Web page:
What were we doing before Process Builder? How many headaches did we get just trying to accomplish normal tasks in Salesforce? I’ve recently rediscovered a truth that anyone who works in Salesforce deserves to know: Process Builder is like a gift from God! It makes my job so much simpler. This tool cuts back on the amount of imperative code I use, enabling me to work with mostly declarative code while letting the system figure out what it needs to do from there.
There are, however, certain steps one should take to make using Process Builder even easier. And you’re in luck, because I’m about to share my top Process Builder tip that is guaranteed to make this tool an even greater asset for your Salesforce work.
When I was new to the tool, I found that when team members gave me a huge document with different criteria in it to transfer over to Process Builder, I often got lost. It was hard to first consume the information from that document and then go over to Process Builder and build it. Lots of important information was nearly lost between the two pages I had open. Then, only when I was about 75% done with building out the process, I would realize that some logic was missing. I would have to ping my team members and wait for a response so I could get the missing pieces sorted out. Let’s just say I’m glad someone shared this Process Builder tip with me before spending even more time doing things the “old way.”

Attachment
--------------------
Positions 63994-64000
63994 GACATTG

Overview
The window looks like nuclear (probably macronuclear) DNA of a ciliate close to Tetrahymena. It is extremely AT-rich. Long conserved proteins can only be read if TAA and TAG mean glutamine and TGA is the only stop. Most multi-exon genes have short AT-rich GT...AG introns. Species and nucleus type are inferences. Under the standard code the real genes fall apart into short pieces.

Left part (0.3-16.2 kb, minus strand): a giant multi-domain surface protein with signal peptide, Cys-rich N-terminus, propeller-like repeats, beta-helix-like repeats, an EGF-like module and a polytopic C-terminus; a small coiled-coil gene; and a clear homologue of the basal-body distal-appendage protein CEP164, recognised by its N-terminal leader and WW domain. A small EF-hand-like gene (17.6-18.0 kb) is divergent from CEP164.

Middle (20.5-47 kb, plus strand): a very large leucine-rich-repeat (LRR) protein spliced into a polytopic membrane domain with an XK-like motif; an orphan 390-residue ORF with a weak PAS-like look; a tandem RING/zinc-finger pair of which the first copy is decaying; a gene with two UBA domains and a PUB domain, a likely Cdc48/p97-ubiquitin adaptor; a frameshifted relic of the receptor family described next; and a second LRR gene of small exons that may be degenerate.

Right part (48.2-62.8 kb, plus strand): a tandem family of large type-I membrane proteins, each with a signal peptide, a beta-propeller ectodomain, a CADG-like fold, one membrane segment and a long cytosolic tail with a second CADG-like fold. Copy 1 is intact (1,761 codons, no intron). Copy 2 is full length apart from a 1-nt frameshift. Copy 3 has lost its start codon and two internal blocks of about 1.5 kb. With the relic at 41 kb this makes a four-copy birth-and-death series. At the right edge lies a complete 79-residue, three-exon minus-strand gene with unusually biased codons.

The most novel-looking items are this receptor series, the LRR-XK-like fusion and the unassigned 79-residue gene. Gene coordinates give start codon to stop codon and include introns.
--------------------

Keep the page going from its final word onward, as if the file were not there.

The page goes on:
Here it is: Take the time and draw out the process using a tool like Google Drawings, Gliffy, or an old-fashioned whiteboard. It’s a huge time saver. In drawing out the process, you’ll know if you’re missing anything before you jump in–which means once you have the vital info, you can just start building out the processes.
By constructing a simple diagram, you decrease the amount of room left for mistakes–and I’ve found that it only takes about 20 minutes or so to do it. If on the receiving end of a big document that has a large amount of criteria and corresponding actions to put into a process, taking time to draw it out will help you as well. Draw a process “rough draft,” then double check it with the person who sent you the document to ensure that you didn’t miss anything in their process. By completing this task, you’re able to demonstrate that you understand what the process is supposed to accomplish.
I hope you’ll find this Process Builder tip to be helpful. It may take a few practice run-throughs before you get used to a new step in your method–but it will be so worth it in the long run. Make your team and company look good–plan ahead before you jump into Process Builder. For another great Process Builder tip, be sure to check out this recent blog post from Tamara.